News

• Public Health

Clark County Green Business will wrap up its free spring workshop series for sustainability focused teams with an event next week.

The final event, Change Making and Progress Tracking, is set for 8:30 am Thursday, May 13. The workshop will review necessary leadership skills for making lasting change at any organization.


• Community Development

Vancouver, Wash. – Fire in a chicken coop can be a real, frightening possibility that can hurt your animals and destroy your property.

In recent weeks, there have been multiple fires in various structures in Clark County caused by heat lamps used by some residents to keep livestock or pets warm during chilly spring nights.

“Many fires can be prevented by using common safety measures and knowing the risks of equipment that can be hazardous when used incorrectly,” said Dan Young, Clark County Fire Marshal. 


• Public Health

Clark County’s Master Composter Recycler program is offering a series of free sustainable living webinars this spring. The three webinars will teach people simple things they can do to be kinder to the earth. 


Pre-registration is required for all workshops and space is limited. To register for workshops, visit the Master Composter Recycler webpage. Participants will receive a confirmation email after successful registration. 


• Public Health

Clark County Public Health is offering more opportunities to get vaccinated against COVID-19. Public Health will offer Pfizer and Johnson & Johnson vaccine at two upcoming weekend events and is adding evening hours at the Tower Mall vaccination site.


• Public Health

A new paint recycling program is operating in Clark County, allowing households and businesses to recycle leftover paint, stain, and varnish conveniently and sustainably.

The program, operated by the nonprofit PaintCare, launched on April 1 and is now operating more than 20 paint recycling drop-off sites in Clark County and more than 150 sites across the state. PaintCare is replacing the Clark County Paint-Take-Back program that has operated in the absence of a stewardship program since 2005 through a partnership between Clark County and Waste Connections.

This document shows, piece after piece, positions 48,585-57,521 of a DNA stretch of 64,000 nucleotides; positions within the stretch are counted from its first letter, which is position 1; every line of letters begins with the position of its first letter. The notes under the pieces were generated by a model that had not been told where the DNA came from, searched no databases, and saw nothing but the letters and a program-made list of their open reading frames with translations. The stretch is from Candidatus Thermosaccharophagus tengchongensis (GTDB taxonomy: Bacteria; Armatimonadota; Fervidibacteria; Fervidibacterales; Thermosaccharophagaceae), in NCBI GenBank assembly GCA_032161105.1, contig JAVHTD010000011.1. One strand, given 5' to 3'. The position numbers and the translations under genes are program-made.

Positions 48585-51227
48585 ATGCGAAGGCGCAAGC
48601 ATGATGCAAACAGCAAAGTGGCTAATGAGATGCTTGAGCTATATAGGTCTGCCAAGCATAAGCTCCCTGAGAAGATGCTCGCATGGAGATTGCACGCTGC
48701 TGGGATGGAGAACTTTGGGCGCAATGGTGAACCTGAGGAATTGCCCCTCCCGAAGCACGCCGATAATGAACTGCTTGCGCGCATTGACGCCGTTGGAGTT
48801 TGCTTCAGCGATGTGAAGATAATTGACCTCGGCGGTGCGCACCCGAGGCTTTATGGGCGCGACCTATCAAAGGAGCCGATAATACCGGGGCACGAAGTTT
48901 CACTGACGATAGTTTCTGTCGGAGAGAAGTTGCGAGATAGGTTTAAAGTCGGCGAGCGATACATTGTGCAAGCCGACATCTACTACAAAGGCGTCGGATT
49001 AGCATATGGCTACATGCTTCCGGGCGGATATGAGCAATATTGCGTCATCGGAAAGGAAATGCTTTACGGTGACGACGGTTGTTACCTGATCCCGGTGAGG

• Community Services

The Clark County Youth Commission is recruiting youths from all walks of life to fill six positions for the 2021-2022 program year.

The commission is a group of 30 people ages 11-19 which serves as a voice for Clark County youth. It advises the Clark County Council, county departments and community organizations about how their work can affect young people. It identifies and takes action on youth concerns, educates the community about building strong youth-adult partnerships, and provides leadership opportunities for youth.


• Community Planning

Clark County is hosting a public meeting at 6 p.m. Tuesday, May 11 to introduce the Housing Options Study and Action Plan project. Participants will view a presentation on initial research before sharing questions and comments. The meeting will be held via Zoom and recorded. A questionnaire will also be made available to collect public comments and feedback.

For more information on how to join and participate in the meeting, please visit www.clark.wa.gov/housingoptions.


• Law Library

The Clark County Law Library will re-open to the public on Monday, May 3. The Law Library had been closed for more than a year due to the COVID-19 pandemic.

The Law Library will be physically open 9 a.m. to 2 p.m. on Mondays, Wednesdays and Fridays. Law Library staff will provide remote reference only from 9 a.m. to 3 p.m. on Tuesdays and Thursdays.


• Auditor

The Government Finance Officers Association of the United States and Canada (GFOA) has awarded the Certificate of Achievement for Excellence in Financial Reporting to the Clark County Auditor’s Office for its comprehensive annual financial report for the fiscal year that ended Dec. 31, 2019.

This is the 34th consecutive year that the Auditor’s Office has received this award.


• Code Administration

The Clark County manager is seeking volunteers to serve on the county’s newly-created rural equestrian facilities stakeholder work group.

In December 2020, the Clark County Council directed staff to convene a rural equestrian facility stakeholder work group to develop recommendations for county code and policy revisions to mitigate operational impacts of such facilities on adjacent neighbors and neighborhoods.

The six-member work group will serve until the county council makes final action on the group’s recommendations – up to 12 months if needed.